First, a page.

With any luck, Heaven itself will resemble a vast used bookstore, with a really good cafe in one corner, serving dark beer and kielbasa to keep up one’s strength while browsing, and all around will be the kind of angels usually found in Victoria’s Secret catalogs. ”

I’m not so sure about the Victoria’s Secret bit, but you get the idea.

In Street Haunting, Virginia Woolf wrote: “Second-hand books are wild books, homeless books; they have come together in vast flocks of variegated feather, and have a charm which the domesticated volumes of the library lack. Besides, in this random miscellaneous company we may rub against some complete stranger who will, with luck, turn into the best friend we have in the world.”

A little less romantically, but significantly, it makes environmental sense to reuse books, rather than sending them to landfill, or building toppling stacks of books around the house. There are only so many literary side tables that you need before you begin to get visits from the authorities concerned about fire risk.

In 2017, an article in The Guardian explored the environmental benefits of buying clothes at the op shop – the same benefits apply to buying books. While I struggle to regard buying books as a waste, when your consumption looks like mine, it is a relief to find a way of filling my beautiful bookshelves that is sustainable, financially and environmentally.

Unfortunately, not everyone wins when it comes to buying cheap, second hand books from op shops. Writers and publishers don’t get the same benefit as they would if we bought from regular shops or borrowed from libraries. However, it is a way that readers might discover their next favourite book, leading them to find other works in bookshops. I know that while I found Ferrante’s book in an op shop, I bought the next one in a traditional bookshop.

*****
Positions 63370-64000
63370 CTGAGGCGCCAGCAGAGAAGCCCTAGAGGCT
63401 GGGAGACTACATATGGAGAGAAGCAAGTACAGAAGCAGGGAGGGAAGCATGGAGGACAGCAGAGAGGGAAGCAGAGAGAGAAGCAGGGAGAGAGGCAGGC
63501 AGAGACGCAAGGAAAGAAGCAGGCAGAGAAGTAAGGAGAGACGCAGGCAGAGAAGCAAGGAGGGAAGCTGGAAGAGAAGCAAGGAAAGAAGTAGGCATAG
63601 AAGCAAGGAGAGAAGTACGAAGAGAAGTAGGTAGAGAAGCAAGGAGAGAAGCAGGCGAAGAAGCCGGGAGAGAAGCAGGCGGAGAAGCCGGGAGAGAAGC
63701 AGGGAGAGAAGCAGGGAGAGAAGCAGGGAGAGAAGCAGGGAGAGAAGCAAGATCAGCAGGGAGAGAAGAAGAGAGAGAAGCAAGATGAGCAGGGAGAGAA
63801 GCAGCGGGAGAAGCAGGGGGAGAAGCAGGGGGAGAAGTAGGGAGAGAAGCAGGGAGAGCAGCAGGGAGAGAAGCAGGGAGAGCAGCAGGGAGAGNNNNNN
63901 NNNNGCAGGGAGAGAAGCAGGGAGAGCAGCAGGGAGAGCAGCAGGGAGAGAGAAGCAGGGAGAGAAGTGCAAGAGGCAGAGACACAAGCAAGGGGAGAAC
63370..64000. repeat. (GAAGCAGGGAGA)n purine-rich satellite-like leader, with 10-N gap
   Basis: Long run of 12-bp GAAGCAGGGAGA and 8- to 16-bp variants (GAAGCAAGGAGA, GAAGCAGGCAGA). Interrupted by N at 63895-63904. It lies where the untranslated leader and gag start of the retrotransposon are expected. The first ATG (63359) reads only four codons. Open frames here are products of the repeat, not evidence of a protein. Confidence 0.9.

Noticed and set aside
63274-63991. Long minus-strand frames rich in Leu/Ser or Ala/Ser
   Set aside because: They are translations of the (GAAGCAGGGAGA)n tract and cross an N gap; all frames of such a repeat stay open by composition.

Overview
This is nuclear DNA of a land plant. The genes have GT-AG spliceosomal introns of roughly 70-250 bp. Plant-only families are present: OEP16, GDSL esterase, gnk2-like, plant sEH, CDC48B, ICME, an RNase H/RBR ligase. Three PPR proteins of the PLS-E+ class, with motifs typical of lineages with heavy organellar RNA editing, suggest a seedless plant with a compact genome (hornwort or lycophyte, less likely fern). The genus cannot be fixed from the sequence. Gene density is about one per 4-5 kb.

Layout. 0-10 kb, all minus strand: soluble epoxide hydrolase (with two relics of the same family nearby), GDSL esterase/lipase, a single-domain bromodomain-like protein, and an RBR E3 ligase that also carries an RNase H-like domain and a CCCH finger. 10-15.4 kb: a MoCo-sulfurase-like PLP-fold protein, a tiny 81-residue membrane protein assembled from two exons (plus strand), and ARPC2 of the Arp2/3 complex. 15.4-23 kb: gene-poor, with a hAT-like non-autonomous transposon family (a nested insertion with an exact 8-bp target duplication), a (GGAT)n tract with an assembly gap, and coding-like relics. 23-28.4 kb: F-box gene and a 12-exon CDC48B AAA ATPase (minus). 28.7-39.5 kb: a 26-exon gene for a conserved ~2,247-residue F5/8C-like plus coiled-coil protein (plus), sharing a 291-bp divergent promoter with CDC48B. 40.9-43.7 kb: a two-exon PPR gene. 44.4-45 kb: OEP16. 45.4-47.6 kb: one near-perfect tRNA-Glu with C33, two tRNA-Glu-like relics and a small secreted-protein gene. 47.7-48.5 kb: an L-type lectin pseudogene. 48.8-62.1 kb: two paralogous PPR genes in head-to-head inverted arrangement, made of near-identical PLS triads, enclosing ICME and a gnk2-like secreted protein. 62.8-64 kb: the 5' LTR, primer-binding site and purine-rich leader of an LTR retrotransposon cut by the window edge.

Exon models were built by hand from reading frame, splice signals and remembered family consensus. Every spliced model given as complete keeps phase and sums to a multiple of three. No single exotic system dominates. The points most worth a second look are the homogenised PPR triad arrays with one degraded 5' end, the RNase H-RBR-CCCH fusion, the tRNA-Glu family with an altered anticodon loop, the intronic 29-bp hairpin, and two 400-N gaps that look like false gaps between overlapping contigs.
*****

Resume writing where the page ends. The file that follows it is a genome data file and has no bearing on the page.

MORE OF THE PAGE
And there will always be an appetite for the next big thing and the exciting new releases from popular authors. Not everyone wants to wait until a book happens to appear in the op shop before buying an anticipated book. I’ll be racing among the best of them when the new Treehouse book by Andy Griffiths is released this month, and I’ll be lining up at the door of Readings when Anna Funder or Sofie Laguna release their next (about that – can you both please HURRY UP!)

Ultimately, buying books from an op shop is a way that I can keep exploring the world of books and adding to my bookshelf without the guilt of spending too much, and in the knowledge that I am reusing something that has already been well loved by someone else.

This Post Has 2 Comments
  1. I’ve rarely shopped for books anywhere else other than thrift stores, I simply don’t have the budget to support my habit. Once a month the Rotary Club hosts a massive book sale in a barn at the show ground. I love trawling their shelves to find backlist books I wouldn’t be able to get in bookstores.

    1. Trawling markets and used book sales is one of my favourite things to do. And I agree – I would never have the budget to buy as many books as I do at full price!